Skip to main content

Towards improving carbon dioxide storage by understanding complex fluid behaviours


Researchers from the Norwegian University of Science and Technology (NTNU), in collaboration with the ESRF, have used high-speed stroboscopic X-ray microtomography to better understand how fluids flow inside porous media, such as in natural carbon dioxide storage systems. The research features in PNAS.

  • Share

Underground CO2 storage is a particularly researched subject in the times that we are living due to the changes in climate that the world is going through. Finding ways of storing CO2 would cut down emissions, which directly influence the climate crisis. Storage in abandoned gas reservoirs is currently challenging to implement, partly because of the lack of specific knowledge on how fluids flow inside porous rocks. It is a delicate process, because at the severe underground conditions of high pressure and temperature, CO2 is in its supercritical state, which is neither liquid nor gas, and it will replace the salty water (brine) that resides in the porous rock. This means that there are several fluids involved, so-called multiphase flow, which is qualitatively different from the situation when there is just one fluid.

CO2 storage is but one example where multiphase flow takes place, and there are many others in geology and environmental science, such as in soil remediation and safe nuclear waste storage, but also in processing industry with, for example, flow in porous catalysts and membrane-based fuel cells, and also in biological processes.

A liquid in a porous medium can be either wetting, meaning that it tends to spread out, or non-wetting, implying that it prefers to form clusters or droplets on its own. In the familiar process of drainage, a non-wetting fluid replaces a wetting fluid. Despite its apparent simplicity, inside a porous material, the process of drainage is actually highly complicated.

“The problem is that when you do drainage with fluids that do not mix, instabilities can arise. In addition, geological samples are quite complex also because the fluids have to pass through an interlaced network of spacious pores and narrow throat openings, so it is not only the type of the fluid, but also the microstructure of the host medium that plays a key role in promoting this instability”, explains Bratislav Lukic, scientist at the ESRF and co-author of the paper. There are also other parameters influencing this process, such as the local mineralogy and how fast the liquids move in the porous medium.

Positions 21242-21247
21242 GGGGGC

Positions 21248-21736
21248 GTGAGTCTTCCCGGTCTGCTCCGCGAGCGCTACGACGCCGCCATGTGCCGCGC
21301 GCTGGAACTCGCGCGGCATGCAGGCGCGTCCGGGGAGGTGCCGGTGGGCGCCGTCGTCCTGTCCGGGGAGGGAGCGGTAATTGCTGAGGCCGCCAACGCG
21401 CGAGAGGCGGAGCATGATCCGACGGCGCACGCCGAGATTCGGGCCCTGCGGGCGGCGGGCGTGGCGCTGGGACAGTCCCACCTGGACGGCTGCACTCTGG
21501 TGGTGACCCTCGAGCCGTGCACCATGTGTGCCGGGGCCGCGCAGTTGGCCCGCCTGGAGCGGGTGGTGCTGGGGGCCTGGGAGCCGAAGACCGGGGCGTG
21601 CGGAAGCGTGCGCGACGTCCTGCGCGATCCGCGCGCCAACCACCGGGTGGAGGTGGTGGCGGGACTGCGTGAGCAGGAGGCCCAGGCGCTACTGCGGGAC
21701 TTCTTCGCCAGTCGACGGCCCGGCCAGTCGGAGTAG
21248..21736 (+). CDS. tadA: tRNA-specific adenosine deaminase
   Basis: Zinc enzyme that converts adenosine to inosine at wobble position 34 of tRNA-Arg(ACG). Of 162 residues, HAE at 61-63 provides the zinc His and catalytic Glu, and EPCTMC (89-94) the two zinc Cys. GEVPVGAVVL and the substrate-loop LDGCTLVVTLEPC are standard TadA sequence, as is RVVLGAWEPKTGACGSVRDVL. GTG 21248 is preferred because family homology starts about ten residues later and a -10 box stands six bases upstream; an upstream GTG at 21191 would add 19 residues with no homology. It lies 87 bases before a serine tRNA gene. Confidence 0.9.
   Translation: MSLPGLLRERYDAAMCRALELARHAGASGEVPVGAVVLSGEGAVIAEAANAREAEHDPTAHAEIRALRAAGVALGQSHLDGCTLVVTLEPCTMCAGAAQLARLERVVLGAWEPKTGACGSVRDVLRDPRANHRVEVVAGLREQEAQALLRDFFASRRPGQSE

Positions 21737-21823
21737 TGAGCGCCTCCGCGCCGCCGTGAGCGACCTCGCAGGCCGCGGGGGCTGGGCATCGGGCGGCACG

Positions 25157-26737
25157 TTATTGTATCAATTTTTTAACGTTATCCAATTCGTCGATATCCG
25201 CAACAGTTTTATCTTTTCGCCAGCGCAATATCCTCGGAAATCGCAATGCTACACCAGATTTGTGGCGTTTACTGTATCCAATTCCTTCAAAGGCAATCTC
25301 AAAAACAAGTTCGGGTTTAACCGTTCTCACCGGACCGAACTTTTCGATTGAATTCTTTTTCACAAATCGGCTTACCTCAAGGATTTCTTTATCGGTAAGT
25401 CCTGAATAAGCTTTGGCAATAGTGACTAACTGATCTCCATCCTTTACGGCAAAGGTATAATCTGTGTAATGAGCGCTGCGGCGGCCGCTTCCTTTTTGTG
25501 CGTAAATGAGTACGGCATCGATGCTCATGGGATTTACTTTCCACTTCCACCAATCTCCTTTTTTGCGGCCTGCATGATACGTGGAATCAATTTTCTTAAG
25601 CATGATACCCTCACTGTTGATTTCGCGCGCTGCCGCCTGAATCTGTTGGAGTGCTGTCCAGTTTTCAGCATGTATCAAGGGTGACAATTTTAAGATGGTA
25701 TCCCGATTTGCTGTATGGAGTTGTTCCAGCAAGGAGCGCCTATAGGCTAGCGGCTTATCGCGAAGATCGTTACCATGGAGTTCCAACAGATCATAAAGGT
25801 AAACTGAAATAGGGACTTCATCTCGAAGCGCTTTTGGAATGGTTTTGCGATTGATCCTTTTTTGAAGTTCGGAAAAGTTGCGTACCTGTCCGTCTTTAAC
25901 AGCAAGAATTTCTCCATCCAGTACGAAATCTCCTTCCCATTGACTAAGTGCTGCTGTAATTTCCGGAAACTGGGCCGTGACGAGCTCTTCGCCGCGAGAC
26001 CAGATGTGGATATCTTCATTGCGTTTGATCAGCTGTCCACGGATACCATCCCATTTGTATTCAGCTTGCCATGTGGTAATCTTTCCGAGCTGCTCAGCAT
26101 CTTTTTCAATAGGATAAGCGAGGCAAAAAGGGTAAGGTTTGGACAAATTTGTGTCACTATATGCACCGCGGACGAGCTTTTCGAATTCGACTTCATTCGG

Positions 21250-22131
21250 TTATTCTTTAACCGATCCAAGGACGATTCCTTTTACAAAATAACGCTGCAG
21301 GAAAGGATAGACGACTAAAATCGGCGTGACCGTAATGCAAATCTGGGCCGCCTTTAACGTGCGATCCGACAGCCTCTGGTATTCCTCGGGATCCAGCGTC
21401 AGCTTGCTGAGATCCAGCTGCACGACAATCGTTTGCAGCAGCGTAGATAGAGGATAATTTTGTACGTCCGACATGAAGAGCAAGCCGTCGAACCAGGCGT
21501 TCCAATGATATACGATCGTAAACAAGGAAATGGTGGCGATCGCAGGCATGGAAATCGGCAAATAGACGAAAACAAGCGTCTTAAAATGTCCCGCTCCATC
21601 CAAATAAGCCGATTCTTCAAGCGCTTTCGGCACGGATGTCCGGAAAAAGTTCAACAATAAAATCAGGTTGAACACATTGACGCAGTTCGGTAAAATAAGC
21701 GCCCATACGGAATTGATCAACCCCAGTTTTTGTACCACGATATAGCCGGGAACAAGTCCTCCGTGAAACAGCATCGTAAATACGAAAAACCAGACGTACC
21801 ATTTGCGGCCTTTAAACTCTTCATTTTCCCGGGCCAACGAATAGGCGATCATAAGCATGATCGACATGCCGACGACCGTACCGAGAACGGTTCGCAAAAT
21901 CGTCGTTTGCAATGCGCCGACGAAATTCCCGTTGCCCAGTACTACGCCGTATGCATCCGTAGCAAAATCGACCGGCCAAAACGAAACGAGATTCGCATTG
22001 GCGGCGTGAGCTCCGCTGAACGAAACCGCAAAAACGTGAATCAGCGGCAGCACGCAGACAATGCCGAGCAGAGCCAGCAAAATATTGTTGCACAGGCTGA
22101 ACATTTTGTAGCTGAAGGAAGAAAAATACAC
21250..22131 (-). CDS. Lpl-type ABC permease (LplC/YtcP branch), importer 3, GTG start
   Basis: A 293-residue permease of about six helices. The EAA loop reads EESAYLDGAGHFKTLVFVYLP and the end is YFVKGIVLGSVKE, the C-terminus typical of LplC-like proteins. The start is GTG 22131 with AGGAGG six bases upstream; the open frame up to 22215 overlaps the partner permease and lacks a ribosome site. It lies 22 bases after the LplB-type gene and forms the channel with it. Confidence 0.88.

The drainage of porous rocks is not a smooth process. There can be a jump when the invading liquid suddenly fills a new pore, instead of flowing in a continuous way. This is recognised as a Haines jump, which was described by physicist William B. Haines in 1930. However, because Haines jumps take place inside generally opaque porous media, within small pores with length-scales of millimeters and during timescales of milliseconds, they have never previously been observed in 3D at their native time and length scales. The Haines jumps potentially affect the efficiency (permeability) of the fluid flow, and hence the CO2 storage capacity or the efficiency of porous catalysts. Today’s advanced computer models need calibration with experimental data to accurately predict how and when the jumps will happen.

Now scientists at the Norwegian University of Science and Technology (NTNU) in collaboration with the ESRF have carried out experiments investigating Haines jumps during water drainage in a heterogeneous porous medium consisting of sintered glass shards.

The team has characterised the different steps of Haines jumps in time-resolved 3D using imaging capabilities of the beamline ID19, revealing that a typical jump lasts about 20 milliseconds. The sub-millisecond temporal resolution is several orders of magnitude faster than what has previously been reported in the literature, enabling new observations like details of the pore filling dynamics to be observed for the first time.


Bratislav Lukic carrying out experiments on ID19. Credits: S. Candé.

“With this study we have managed to carry out a steady imaging experiment of an inherently unsteady and fast phenomenon, using high-speed radiography at different observation angles”, says Kim Tekseth, from the NTNU and first author of the paper. “The key to the success of our experiment was that we managed to make the drainage dynamics repeatable. In other words, each Haines jump which is reconstructed in 3D, is in reality a systematic combination of different Haines jumps observed from different angles.” This stroboscopic tomography technique enabled the researchers to get a 3D movie using advanced reconstruction methods. “This beamline is unique because it provides high flux at high X-ray energies, able to access deep into the microscale structure of natural and complex samples”, Tekseth.

The next steps for the team involve working with different liquids, injection rates and more relevant porous materials, for example, real rocks representative for large-scale CO2 storage sites. “There are several countries studying different options to bury CO2 and we want to contribute to the feasibility of these storage solutions by finding out how fluid displacement takes place. By studying samples from real sites, we will be able to better predict these behaviours”, concludes  Dag Breiby, professor at NTNU and corresponding author of the publication.


Tekseth, K.R. et al, PNAS, 25 December 2023. DOI 10.1073/pnas.2305890120

Text by Montserrat Capellas Espuny

Top image: The picture shows how the intruding air, the fluid that displaces water, after penetrating extremely fast in one direction, it then pauses and changes its direction, all this happening at millisecond time scales and microscopic spatial scales. Credits: PNAS.